Life and Death

A Christian venue hopes to resurrect Deep Ellum

The death of Deep Ellum is now more of a simple catchphrase than an actual event, nothing more than a selling point for folks reopening closed venues and then climbing on the cross as the resuscitator of the old girl. How many times will people say "Deep Ellum is dead"? A Google Web search of "death of Deep Ellum" offered 49,300 different ways people are saying it. (And yes, that was with the quotation marks to narrow the search.) Change the word "death" to "life" and a mere 102 links come up. It appears to be much easier to complain about the situation than work toward a solution, whatever that may be.

Whatever is going to revitalize Deep Ellum begs the question "What is Deep Ellum?" At least that's how 30-year-old Tony Fundaro sees it. Fundaro is a founder and executive director of the ambitious $3 million cultural center Life in Deep Ellum, set to open Saturday, January 20. He is also the lead pastor of Deep Ellum Church, which is housed in the Life complex, but Fundaro is quick to point out that the nonprofit Life is a cultural center first with the concept of impacting the social and economic community. When Fundaro approached the city about opening the center, the Deep Ellum Residents Council caught wind and petitioned to have the Deep Ellum Church reside there with its congregation of some 150 to 200 people. Council co-director and founder Gianna Madrini saw it as an opportunity. "People don't realize how much of a neighborhood Deep Ellum is," she says. "They are attracting a really unique demographic because they are a nondenominational church. It has a broad cross of people. They don't look like Bible thumpers in any sort of way."

However, Life in Deep Ellum wants to avoid the religious identification that may scare people away. With a decidedly non-religious environment, artistic director Rocky Presley states, "The idea of Christian culture is our opponent."

Cleveland band Lovedrug headlines the beginning of Life in Deep Ellum.
Cleveland band Lovedrug headlines the beginning of Life in Deep Ellum.

Russell Hobbs, owner of the Deep Ellum nightclub The Door, says that type of approach won't last long. "People will just know that's what it is." However, he's not at all against the concept. His venue is also faith-based with both national and local bands, Christian and non-Christian, playing each weekend. He considers the similar spot good competition with the same goal in mind. "God wants to show that he is part of everyday life," the born-again Christian says. "Deep Ellum has no vision or leadership. Tony is part of the goal, the potential future."

While Presley has high hopes for the future of both Life and the neighborhood, he also has lofty sights in his role as artistic director. "We'd like to be icons of Deep Ellum. A foundation for people's success and a place to put a national spotlight on artists," he says. Bands may be attracted to the venue considering Fundaro and Presley "spent the money for bands to look and sound great" and are intent on "treating bands like they were gold and helping to combat the reputation that Deep Ellum is not a place where bands are treated properly." With a venue that can accommodate up to 1,100 people—standing, that is—ellum:ONSTAGE (as Life's music venue will be called) is immediately in the big leagues with The Door, Gypsy Tea Room and the recently closed/possibly to be reopened Trees. Neither Presley nor Fundaro are concerned about not being located on the main drag of Main, Commerce and Elm streets. What ellum:ONSTAGE does have going for it is its own parking lot and Taylor Street's lack of parking meters, at least for now.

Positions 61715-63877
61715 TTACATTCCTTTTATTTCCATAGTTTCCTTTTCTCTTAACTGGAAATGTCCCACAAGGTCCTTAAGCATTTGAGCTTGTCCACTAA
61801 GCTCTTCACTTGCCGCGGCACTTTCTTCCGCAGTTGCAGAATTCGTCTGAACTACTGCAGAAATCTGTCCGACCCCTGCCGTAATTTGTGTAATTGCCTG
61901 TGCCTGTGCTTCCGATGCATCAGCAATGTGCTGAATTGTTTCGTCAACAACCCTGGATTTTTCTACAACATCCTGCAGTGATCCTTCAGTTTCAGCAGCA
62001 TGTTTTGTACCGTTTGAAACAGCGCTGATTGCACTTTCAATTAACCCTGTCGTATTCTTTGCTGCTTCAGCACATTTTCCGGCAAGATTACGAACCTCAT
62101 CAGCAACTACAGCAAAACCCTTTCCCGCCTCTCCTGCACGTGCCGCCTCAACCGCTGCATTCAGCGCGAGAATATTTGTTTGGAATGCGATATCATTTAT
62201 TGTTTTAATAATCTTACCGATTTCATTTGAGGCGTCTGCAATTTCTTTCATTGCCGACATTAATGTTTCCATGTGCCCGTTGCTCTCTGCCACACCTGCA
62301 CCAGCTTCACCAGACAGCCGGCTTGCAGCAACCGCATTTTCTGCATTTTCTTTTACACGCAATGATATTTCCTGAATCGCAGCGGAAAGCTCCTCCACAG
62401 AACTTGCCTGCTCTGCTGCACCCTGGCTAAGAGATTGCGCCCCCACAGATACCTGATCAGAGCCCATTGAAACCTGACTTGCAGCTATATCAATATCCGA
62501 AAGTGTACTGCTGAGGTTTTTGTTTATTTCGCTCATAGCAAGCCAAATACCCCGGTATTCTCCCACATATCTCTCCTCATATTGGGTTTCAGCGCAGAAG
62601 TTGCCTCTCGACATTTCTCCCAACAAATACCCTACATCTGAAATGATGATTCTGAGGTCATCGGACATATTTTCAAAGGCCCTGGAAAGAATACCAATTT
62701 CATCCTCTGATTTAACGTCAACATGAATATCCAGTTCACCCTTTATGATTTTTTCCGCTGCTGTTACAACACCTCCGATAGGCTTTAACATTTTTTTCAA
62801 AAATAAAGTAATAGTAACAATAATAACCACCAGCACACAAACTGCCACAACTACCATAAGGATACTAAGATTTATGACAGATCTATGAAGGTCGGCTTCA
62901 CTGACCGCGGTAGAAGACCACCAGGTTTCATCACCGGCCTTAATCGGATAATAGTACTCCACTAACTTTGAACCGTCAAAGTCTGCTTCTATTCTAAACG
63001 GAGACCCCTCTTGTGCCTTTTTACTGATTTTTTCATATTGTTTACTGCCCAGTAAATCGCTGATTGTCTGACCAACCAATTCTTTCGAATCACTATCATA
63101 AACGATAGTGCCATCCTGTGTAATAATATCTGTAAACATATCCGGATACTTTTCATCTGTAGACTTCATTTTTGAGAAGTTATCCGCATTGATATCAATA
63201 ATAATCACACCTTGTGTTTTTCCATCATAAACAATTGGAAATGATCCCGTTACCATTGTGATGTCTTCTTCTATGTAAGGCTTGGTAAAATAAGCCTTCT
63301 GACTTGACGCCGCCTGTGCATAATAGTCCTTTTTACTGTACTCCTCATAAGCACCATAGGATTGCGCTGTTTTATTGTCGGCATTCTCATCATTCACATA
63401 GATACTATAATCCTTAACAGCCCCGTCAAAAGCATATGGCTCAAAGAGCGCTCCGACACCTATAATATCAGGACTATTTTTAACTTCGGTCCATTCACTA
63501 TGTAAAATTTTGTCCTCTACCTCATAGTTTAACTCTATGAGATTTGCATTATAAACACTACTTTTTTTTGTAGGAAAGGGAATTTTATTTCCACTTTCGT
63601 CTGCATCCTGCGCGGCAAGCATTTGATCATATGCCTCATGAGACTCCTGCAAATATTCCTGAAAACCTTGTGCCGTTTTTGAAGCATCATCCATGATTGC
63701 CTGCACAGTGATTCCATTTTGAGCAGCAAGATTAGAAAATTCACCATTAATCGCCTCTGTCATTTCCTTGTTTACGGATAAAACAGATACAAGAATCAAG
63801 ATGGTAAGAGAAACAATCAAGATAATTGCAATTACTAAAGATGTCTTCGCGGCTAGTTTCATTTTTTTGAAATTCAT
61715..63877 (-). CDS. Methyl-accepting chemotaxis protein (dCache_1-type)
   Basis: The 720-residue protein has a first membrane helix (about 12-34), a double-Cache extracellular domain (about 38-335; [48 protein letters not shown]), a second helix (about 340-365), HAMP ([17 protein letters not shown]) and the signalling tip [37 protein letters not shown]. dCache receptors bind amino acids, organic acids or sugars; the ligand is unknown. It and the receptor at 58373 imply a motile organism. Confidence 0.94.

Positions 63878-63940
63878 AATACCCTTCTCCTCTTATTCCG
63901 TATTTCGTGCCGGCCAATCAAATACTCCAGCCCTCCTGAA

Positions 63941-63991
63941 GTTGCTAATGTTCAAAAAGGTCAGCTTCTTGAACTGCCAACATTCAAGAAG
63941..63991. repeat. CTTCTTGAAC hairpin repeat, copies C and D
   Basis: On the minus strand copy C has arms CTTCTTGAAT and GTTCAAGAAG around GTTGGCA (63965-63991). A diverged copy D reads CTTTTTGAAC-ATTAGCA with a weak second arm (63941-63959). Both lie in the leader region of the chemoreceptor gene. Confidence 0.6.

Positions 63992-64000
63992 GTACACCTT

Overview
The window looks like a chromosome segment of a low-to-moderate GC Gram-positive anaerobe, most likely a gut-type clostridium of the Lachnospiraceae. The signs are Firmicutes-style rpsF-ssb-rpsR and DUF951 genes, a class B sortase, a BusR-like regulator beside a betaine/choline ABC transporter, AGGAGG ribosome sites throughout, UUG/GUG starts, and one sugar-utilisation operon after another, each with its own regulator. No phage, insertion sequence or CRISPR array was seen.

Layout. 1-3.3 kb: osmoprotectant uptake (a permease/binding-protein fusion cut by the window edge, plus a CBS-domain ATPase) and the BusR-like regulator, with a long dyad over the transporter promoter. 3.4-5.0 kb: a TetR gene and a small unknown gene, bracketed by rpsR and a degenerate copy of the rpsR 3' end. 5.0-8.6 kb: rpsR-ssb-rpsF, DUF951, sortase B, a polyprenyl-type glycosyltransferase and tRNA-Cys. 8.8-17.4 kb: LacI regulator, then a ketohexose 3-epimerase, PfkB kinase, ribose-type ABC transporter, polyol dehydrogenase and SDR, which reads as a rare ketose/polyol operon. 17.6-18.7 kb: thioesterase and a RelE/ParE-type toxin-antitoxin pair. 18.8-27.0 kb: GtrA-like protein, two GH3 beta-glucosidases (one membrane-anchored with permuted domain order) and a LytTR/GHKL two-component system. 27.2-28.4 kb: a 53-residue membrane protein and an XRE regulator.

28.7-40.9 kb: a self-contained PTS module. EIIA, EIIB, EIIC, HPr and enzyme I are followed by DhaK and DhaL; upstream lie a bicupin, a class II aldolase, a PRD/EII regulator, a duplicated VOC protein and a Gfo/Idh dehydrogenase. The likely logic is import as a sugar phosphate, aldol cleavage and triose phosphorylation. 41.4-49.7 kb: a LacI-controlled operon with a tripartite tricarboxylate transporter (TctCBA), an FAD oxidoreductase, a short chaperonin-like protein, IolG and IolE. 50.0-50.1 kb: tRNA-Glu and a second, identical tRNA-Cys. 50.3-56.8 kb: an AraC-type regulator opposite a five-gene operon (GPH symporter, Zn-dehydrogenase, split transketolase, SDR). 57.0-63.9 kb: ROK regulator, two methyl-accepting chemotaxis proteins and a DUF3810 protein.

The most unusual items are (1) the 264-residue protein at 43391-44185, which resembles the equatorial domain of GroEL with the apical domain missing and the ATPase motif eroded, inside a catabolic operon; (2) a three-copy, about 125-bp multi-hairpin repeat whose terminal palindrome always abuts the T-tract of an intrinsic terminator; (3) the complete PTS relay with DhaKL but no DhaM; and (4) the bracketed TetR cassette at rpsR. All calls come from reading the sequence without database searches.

Back to the question of "what is Deep Ellum?" Hobbs described it as "a free party in the '80s before people tried to come in and make a buck," meaning that commerce, instead of the people, began to run the place. And for a more profound take on it, he says "Deep Ellum is Dallas' roots. Dallas doesn't honor their roots." Fundaro and company take it down a notch to the simple idea of community, and these guys are in love with the concept. "We care for this community. We want to be where the community is. The urban family is thriving, not surviving," Fundaro says with all the conviction of a long-term resident, albeit he and his family are not living there now but plan to return. He also sees Life in Deep Ellum as a bridge, minus the Calatrava hoopla. "With extremes popping up all over Dallas, everyone is disconnected. We want to bridge that," Fundaro adds.

With that commitment to community, the center is poised to be the iPhone of Deep Ellum, with impressive multi-tasking capabilities in one spot. Life in Deep Ellum offers a program called Life Development, which Presley says is meant to provide community education such as after-school programs, rehabilitation and ESL classes. Add to that an art gallery with five local artists already booked along with a national artist. Want more? They will have day care available for a fee and an in-house recording and film studio that can be rented out. The list keeps going with a resale clothing store where everything is $10, cash-only and based on the honor system. Other than someone restocking items, the store will not be manned but only house a receptacle for the money. Madrini adds, "I'd love to see that work." They will also house the M?kah Coffee Bar, open during the week and all show times, with wi-fi of course. These economic initiatives will help to make Life a self-funding entity. "We are a nonprofit, but we didn't want to have a fund-raiser each time we needed money," Presley says.

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